Four Community Work Model

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Results Four community work models emerged The characteristics of the 22 community work teams were determined according to their work strategies and the ten selected practical variables (see Table 3). Four preliminary working models were crystallized: model A “Service and demonstration”, model B “Training and tutoring”, model C “Stimulating and encouraging” and model D “Consensus and action”. As the result, 9 teams were classified under model A “Service and demonstration,” 4 under model B “Train and tutor,” 4 under model C “Stimulate and encourage” and 5 under model D “Consensus and action,” based on their major characteristics. Furthermore, eight teams were also classified as mixed models for these teams’ minor characteristics. The models’…show more content…
An unstated presupposition of guiding community organizations and volunteers to provide public services is community workers’ main responsibility existing in model A and model B. In contrast, the last two models are not limited to the promised services. The presupposition of the model C “Stimulate and encourage” and model D “Consensus and action” is that the residents may act positively and mobilize their resources if the inner willingness were encouraged or if the developmental consensus were achieved. (Table 3 here) In the model A “Service and demonstration”, social workers adapted their service provision and demonstrative strategy for a change in the community. Social workers show how to offer service to stimulate the willingness of the leaders and the residents; they also transfer the service module to them. As a social worker said: We took a demonstrative approach, we did a service program for demonstration, for them…, expected them to learn and accept … I did it for them …., and wished them to take over. (HNTN-C-S-J-F-29) Our strategy is to introduce the program…., we serve people first ... and then invite the residents to participate our program slowly ….,…show more content…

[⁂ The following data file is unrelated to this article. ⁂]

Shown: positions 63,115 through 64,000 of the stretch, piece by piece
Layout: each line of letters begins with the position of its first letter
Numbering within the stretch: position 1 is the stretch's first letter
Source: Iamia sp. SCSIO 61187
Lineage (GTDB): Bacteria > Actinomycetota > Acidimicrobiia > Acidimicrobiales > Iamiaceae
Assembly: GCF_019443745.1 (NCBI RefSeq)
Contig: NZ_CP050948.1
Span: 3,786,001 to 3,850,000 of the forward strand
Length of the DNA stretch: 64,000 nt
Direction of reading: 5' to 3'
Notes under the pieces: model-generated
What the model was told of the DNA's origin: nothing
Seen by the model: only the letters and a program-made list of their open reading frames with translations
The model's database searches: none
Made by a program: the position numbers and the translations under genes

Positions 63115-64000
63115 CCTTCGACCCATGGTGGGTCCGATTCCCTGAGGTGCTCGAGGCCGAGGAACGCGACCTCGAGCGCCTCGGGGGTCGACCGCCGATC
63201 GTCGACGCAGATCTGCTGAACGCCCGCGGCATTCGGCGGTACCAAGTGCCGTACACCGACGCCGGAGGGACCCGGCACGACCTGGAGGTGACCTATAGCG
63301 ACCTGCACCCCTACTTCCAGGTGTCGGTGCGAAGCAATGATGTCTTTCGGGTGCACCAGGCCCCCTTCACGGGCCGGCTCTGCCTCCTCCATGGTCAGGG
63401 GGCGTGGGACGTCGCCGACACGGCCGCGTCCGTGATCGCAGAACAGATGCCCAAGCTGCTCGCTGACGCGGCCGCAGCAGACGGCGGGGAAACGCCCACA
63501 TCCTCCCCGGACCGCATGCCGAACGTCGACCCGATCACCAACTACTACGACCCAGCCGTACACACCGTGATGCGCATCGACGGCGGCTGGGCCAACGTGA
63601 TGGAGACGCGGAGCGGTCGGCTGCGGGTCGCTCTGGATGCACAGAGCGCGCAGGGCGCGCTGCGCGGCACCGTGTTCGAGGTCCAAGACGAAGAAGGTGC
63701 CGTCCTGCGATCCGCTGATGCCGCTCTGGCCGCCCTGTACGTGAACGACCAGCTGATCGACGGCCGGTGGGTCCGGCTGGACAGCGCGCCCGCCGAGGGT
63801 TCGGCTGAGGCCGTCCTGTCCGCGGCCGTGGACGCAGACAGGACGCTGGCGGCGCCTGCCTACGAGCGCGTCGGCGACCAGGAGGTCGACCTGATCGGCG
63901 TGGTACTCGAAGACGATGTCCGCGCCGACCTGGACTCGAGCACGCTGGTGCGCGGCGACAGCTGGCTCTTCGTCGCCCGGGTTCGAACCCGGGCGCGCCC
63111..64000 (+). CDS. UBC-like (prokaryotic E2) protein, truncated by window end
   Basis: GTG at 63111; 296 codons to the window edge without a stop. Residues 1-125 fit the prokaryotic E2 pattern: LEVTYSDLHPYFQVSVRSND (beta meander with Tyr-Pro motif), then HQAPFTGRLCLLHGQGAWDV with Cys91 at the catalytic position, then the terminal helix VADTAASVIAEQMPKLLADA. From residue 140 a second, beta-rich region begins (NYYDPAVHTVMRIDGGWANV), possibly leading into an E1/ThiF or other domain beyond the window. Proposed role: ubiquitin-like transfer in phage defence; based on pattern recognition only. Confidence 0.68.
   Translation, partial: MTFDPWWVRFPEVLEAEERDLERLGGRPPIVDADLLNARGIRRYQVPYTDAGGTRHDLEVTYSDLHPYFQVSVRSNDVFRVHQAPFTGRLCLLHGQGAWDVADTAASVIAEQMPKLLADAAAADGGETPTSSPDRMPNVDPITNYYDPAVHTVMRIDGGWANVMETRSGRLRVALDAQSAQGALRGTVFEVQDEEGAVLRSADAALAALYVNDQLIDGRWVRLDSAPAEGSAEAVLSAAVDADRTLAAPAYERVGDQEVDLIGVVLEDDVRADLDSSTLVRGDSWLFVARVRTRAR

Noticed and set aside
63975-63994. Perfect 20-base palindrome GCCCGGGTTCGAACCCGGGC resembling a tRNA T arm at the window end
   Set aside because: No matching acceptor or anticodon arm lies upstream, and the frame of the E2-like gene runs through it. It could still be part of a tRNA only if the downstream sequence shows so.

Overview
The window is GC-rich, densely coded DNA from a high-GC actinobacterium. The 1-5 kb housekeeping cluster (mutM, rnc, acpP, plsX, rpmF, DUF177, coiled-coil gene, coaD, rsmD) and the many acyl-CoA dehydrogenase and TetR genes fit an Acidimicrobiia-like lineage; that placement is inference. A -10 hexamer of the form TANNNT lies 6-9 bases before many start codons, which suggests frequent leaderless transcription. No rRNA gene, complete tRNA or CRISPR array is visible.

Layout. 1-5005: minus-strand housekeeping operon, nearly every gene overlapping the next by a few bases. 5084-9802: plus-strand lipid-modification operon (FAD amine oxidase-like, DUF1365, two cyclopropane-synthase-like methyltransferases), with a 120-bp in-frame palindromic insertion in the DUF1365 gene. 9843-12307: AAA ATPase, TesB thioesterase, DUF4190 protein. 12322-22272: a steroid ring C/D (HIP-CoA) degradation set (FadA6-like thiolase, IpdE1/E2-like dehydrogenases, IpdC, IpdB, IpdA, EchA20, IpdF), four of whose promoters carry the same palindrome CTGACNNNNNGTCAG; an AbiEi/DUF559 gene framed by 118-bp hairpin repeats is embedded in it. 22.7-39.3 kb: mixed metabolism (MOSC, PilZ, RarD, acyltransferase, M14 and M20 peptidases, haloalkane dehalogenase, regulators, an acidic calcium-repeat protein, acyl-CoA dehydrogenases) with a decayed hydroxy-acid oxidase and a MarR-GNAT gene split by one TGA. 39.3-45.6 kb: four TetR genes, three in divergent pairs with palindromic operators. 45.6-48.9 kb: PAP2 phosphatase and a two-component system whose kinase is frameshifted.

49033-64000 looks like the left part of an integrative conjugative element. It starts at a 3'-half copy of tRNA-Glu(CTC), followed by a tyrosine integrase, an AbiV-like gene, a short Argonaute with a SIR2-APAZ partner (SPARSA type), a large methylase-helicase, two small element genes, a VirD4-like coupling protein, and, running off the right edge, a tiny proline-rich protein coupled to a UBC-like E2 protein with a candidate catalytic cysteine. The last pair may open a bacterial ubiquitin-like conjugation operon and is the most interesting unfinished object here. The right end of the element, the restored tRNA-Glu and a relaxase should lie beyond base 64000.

In depth, Taiwan’s community plans were acquired from Western social and community policy. Further, the CDP of Taiwan was introduced by the United Nations and was associated with Rothman’s (2001) “community plan” model. The CCCP of Taiwan fulfilled the idea of community care, which in turn connects to Popple’s (1996) “community care” model. As for model C “Stimulating and encouraging” and model D “Consensus and action”, the main strategies and tactics of forming a consensus and action group by stimulating and encouraging discussion among people in functional communities could be viewed as being identical to the claim in Rothman’s (2001) “local development” model. People may see knowledge transmission within model A “Service and demonstration” and model B “Training and tutoring” clearly. In contrast, the knowledge transmission is less obvious in model C “Stimulate and encourage” and model D “Consensus and action”. To sum up, the models are meaningful for illustrating the practical appearance. And the models reflect their knowledge inheritance of Western community theories and

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